Bring bowls of forced bulbs inside, such as Hyacinths and Paperwhites, to encourage buds to open for Christmas. Guaranteed to fill the house with their wonderful fragrance, finish the festive look by top dressing with moss, inserting garden twigs to help support the flowers as they grow. If you run out of time to plant your own, visit your local Dobbies for pots of Hyacinths ‘ready-to-go’ for a festive display.
Plant indoor Cyclamen, three to a bowl or basket, for a delightful festive centre piece perfectly suited to a cooler room, porch or conservatory. Water carefully as too much water can easily kill your plants.
Poinsettias are quintessential Christmas houseplants, that no home should be without. Originating from the tropics, they love the warmth of our centrally heated homes, being kept well away from the chill of cold draughts. Put into a festive pot cover, they also make great gifts for friends and family.
Dress the front doorstep to welcome visitors over the festive period. Evergreen Bay trees, Buxus topiary, Blue Spruce and Picea conica lit with battery lights and a few simple decorations add a classic and seasonal touch.
Make your own Christmas wreath for the front door, collecting evergreen foliage, berries, hips and seed heads from the garden and nearby hedgerows. Hand-tie to a plain foliage ring and adorn with selective decorations and bows to reflect your own individual style. Alternatively, choose from our extensive range of fresh, hand-made wreaths.
Beds and Borders
As weather allows, winter is the perfect time to plant new hedges, such as Beech, Hawthorn and Privet. Planted now, they will establish in time for the new spring season.
In periods of severe cold and wind, wrap tender evergreen in frost protection fleece. In the event of heavy snow, check larger evergreens shrubs and conifers, brushing off excess snow to prevent branches breaking under the weight. Don’t worry about low garden plants, which are happy under a blanket of snow.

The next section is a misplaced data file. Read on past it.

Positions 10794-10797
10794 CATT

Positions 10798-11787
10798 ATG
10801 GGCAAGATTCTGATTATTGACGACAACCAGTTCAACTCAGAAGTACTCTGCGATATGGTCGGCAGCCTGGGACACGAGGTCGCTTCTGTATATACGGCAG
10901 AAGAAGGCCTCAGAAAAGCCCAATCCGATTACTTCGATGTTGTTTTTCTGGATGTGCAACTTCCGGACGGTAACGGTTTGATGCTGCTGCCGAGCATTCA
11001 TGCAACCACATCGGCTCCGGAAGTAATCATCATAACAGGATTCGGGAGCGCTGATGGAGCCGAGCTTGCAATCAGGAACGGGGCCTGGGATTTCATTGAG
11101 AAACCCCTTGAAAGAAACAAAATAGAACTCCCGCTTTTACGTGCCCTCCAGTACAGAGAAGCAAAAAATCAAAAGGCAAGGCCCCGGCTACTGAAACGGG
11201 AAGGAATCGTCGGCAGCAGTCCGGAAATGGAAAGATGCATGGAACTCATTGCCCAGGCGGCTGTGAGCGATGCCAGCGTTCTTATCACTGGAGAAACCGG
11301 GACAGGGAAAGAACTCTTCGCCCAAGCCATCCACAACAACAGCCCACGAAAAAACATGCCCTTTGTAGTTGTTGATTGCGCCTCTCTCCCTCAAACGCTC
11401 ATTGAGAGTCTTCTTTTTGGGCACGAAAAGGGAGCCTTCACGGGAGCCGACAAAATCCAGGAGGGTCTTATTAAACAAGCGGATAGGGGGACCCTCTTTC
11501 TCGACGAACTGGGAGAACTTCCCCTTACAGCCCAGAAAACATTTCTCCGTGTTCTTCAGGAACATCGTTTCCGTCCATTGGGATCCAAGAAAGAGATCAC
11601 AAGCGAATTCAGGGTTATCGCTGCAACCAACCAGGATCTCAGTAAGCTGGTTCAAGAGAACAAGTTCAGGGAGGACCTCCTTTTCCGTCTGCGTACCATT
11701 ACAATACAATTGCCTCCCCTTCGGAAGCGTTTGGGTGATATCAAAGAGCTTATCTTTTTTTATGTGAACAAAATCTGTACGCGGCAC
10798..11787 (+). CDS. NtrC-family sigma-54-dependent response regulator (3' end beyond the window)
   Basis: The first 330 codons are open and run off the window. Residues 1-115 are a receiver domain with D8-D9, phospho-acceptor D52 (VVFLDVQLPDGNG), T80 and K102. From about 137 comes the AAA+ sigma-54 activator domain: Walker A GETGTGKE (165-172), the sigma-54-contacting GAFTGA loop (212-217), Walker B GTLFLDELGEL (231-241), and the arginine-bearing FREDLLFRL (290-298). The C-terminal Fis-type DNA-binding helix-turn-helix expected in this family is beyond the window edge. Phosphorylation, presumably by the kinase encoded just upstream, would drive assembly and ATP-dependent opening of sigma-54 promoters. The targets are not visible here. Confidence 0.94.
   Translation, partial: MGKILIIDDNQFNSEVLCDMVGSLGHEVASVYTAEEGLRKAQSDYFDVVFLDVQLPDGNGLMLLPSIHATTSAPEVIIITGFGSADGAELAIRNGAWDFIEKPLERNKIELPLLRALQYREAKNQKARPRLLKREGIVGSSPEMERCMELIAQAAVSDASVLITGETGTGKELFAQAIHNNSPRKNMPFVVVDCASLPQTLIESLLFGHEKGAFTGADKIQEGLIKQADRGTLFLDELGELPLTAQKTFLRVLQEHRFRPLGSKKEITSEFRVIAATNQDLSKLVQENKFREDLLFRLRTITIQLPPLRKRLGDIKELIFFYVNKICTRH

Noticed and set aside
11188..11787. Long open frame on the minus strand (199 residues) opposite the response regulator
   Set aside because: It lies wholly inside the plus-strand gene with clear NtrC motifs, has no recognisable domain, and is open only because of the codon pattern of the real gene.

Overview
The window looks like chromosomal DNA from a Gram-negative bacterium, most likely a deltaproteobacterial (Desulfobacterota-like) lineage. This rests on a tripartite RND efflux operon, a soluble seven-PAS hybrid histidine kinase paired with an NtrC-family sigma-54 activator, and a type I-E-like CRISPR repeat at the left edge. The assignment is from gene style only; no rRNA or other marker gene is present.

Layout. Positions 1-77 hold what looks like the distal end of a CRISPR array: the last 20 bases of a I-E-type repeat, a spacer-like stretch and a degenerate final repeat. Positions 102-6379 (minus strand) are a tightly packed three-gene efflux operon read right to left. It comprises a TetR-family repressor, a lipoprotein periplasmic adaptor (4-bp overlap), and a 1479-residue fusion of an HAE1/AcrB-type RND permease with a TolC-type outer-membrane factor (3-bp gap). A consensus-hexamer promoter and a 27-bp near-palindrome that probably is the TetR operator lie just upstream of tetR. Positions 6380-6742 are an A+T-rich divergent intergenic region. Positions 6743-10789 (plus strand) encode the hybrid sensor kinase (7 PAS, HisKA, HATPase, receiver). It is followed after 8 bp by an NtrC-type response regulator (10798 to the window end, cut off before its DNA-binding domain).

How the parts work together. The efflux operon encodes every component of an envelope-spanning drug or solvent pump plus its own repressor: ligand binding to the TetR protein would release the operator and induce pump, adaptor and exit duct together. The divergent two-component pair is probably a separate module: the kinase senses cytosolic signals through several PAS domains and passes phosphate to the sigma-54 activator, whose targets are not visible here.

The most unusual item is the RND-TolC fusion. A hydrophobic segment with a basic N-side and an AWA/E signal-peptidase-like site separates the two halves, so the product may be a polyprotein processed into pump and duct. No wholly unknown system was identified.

Continue to cut back and tidy faded cottage garden perennials, adding them to the compost heap. Leave grasses and seed heads for their structural interest, particularly beautiful on frosty mornings. More importantly they help to support our garden birds and create shelter for overwintering insects.
Apple and pear trees can be pruned up until February, leaving plums until mid-summer. The aim with freestanding bushes is to create an open goblet shape, around a framework of four or five main branches.
New season ranges of soft fruit, including a wide range of raspberry canes are also available for planting now as weather allows.
Browse seed ranges now in readiness for the coming spring. New season seeds will be in stores later in December so get ahead by stocking up and do look out for our any new varieties to experiment with.
Rake up the last of the leaves which, if left on the lawn, risk damaging the grass by blocking out the light. Alternatively use the mower to clear large areas of lawn, with blades on a high setting. Add leaves to the compost heap, or store separately to rot down into leaf mould.
Spike your lawn with a garden fork or an aerator to aid drainage and prevent disease.
Clear fallen leaves from the garden pond and remove pumps to prevent winter damage.
Ensure outside taps are insulated or drained prior to the worst of the winter chill.
For the benefit of garden wildlife, leave some areas of the garden untouched as a winter sanctuary for insects and hibernating hedgehogs.
One of the joys of winter is watching our colourful garden birds, so reliant on the food and fresh water we put out to sustain them through the winter months.
Position feeders as close to the house as possible, using a variety of seeds, nuts and suet treats to attract a wide range of birds to your garden.
Once they find you, they will become daily visitors, sheltering from the worst of the weather in your trees and brightening up the short days with their cheerful chatter.